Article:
This little item carried in the correspondence section of the Moving Picture World indicates that the Kinetophone was less than successful in its Louisville debut—so much so that it seems that the local
Keith vaudeville house was relinquishing its rights to the device and allowing another theater in town to install it.
"The Edison kinetophone has made its appearance in Louisville, B. F. Keith’s vaudeville house presenting the latest device of the inventor to the public. Largely speaking, it may be said that the Lousiville
patrons of the theater enjoyed the talking pictures, even though some expressions of disappointment were heard. Devotees of the animated pictures, perhaps, had been led to expect too much, and the performance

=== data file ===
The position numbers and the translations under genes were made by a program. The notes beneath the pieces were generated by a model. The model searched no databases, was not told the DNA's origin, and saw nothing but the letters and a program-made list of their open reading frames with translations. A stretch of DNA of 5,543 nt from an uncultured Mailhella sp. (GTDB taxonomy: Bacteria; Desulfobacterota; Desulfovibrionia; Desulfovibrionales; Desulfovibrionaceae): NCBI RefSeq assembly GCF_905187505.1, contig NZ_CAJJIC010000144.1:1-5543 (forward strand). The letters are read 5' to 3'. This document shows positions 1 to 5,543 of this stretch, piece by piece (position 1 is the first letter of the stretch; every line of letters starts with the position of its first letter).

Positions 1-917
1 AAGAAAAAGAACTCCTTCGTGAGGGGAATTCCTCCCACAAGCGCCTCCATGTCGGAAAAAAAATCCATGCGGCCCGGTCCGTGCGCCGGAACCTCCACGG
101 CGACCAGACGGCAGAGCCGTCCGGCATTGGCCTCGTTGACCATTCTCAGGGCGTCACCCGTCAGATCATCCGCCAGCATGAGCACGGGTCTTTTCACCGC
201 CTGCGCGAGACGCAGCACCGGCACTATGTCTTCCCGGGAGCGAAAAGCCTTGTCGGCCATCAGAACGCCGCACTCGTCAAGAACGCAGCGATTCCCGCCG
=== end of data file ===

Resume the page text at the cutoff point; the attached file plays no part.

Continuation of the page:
therefore fell a bit beneath anticipations.
One of Louisville’s amusement companies is now negotiating for the local rights of the kinetophone, and one of its houses will shortly be devoted to the talking pictures."
- Source: G. D. Crain, Jr., “Correspondence: Louisville,” Moving Picture World 12 April 1913, 181.
- 1912 Edison Kinetophone ads -
"Edison Talking Pictures." The New York Clipper, January 11, 1913 --- 1902 "Chronophone," a French rival in the sound cinema business
(*Note: If you are a fan of the film, Singing In The Rain, you will immediately recognize this speech as being the object of the magnificent satirical take-off done by ex-vauvevillian Julius Tannen,
when he announces the death of silent films.)